Ottawa

Aging Ottawa hospitals get $12.3M infrastructure boost from province

A 73-year-old boiler that heats part of the Civic campus of the Ottawa Hospital will finally be retired as part of $12.3 million in funding from the Ontario government for new infrastructure at six local health facilities.

Half of funding will go to Ottawa Hospital's Civic campus

$12.3M in provincial funding will pay for new infrastructure at Ottawa's health facilities, like replacing this 73-year-old boiler at the Civic campus of the Ottawa Hospital. (Laurie Fagan/CBC)

A 73-year-old boiler that heats part of the Civic campus of the Ottawa Hospital will finally be retired as part of $12.3 million in funding from the Ontario government for new infrastructure at six local health facilities.

Senior hospital administrators joined Ottawa South MPP John Fraser, Marie-France Lalonde from Ottawa–Orléans and Ottawa Centre MPP Yasir Naqvi on Friday to announce that the money from the health infrastructure renewal fund will be used for a range of projects including new roofs, replacing elevators and upgrading electrical systems.  

The investments include:  

  • University of Ottawa Heart Institute: $139,759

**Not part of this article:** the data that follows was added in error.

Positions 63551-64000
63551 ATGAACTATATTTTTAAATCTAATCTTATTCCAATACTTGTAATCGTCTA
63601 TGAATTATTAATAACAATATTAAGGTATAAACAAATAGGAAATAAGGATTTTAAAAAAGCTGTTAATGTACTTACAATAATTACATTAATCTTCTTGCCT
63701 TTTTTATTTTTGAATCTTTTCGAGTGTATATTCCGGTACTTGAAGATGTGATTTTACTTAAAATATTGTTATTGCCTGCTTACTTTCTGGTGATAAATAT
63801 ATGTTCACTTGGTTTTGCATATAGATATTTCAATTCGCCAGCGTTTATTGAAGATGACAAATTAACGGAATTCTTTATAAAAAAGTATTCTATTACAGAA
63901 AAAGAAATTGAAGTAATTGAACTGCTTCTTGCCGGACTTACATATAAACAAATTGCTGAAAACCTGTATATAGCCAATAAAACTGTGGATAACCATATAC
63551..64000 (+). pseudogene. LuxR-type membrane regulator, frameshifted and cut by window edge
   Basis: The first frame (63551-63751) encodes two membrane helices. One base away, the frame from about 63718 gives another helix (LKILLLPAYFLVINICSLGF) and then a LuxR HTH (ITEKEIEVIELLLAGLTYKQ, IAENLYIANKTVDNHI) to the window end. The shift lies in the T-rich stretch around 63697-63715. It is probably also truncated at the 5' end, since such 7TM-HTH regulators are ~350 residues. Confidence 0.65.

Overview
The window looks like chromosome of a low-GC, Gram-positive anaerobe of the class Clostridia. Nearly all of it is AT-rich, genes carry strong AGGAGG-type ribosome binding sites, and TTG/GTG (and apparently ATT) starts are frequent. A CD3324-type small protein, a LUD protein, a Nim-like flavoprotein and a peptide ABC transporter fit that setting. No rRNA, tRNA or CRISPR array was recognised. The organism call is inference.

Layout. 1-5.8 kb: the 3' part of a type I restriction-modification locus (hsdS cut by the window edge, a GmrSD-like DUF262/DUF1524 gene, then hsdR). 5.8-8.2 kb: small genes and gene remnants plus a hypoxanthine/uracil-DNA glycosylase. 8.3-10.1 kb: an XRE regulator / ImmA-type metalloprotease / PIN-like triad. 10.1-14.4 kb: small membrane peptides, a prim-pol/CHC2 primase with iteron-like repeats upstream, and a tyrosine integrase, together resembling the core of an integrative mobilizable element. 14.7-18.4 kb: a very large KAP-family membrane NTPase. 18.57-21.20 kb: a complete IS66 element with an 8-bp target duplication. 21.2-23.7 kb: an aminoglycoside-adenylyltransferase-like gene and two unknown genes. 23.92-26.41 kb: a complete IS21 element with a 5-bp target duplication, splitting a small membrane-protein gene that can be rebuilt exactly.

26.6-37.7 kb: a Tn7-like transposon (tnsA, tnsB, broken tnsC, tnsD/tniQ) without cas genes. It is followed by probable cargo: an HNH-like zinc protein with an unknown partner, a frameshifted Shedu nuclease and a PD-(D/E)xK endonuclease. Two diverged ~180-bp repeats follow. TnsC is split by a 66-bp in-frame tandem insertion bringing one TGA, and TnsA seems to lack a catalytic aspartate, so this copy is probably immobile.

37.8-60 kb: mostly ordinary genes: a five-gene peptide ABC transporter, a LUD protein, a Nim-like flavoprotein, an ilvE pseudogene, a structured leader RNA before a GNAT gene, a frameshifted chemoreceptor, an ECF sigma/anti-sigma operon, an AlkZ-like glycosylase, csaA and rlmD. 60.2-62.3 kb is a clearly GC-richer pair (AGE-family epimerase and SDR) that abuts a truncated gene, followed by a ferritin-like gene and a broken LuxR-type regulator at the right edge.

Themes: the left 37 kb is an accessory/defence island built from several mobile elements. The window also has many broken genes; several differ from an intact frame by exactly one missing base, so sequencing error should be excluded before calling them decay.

• Hôpital Montfort: $470,000
  • Queensway Carleton Hospital: $480,733 
  • Children's Hospital of Eastern Ontario: $964,974 
  • Bruyère Continuing Care: $3,602,487
  • The Ottawa Hospital: $6,725,609

The Ottawa Hospital will receive the lion's share of the money, with 95 per cent of its $6.7 million destined for its oldest campus, the Civic. Projects there include a new boiler, replacing aging elevators and a new electrical vault.  

A 73-year-old boiler at the Ottawa Hospital's Civic campus will be replaced thanks to new provincial funding. (Laurie Fagan/CBC)
Dr. Jack Kitts, CEO of The Ottawa Hospital, said the funding will make all six facilities safer and will "enable all us to provide a more comfortable and better patient experience for patients to heal."

Daniel Levac, president and CEO of Bruyère Continuing Care, which operates Élisabeth Bruyère Hospital in Lowertown and Saint-Vincent Hospital on Cambridge Street N., said the bulk of the money will be spent at the Bruyère campus, an older facility that provides geriatric rehabilitation and palliative care.  

Some portions of the hospital were built more than 75 years ago, and the money will be used to extend central air conditioning to the entire hospital.

"It's much-needed dollars to make sure the working environment for staff is at its optimum" said Levac. "It's much-appreciated." 

The Ontario government said today's funding announcement is part of its commitment to invest $12 billion over 10 years in capital grants so hospitals can build modern infrastructure.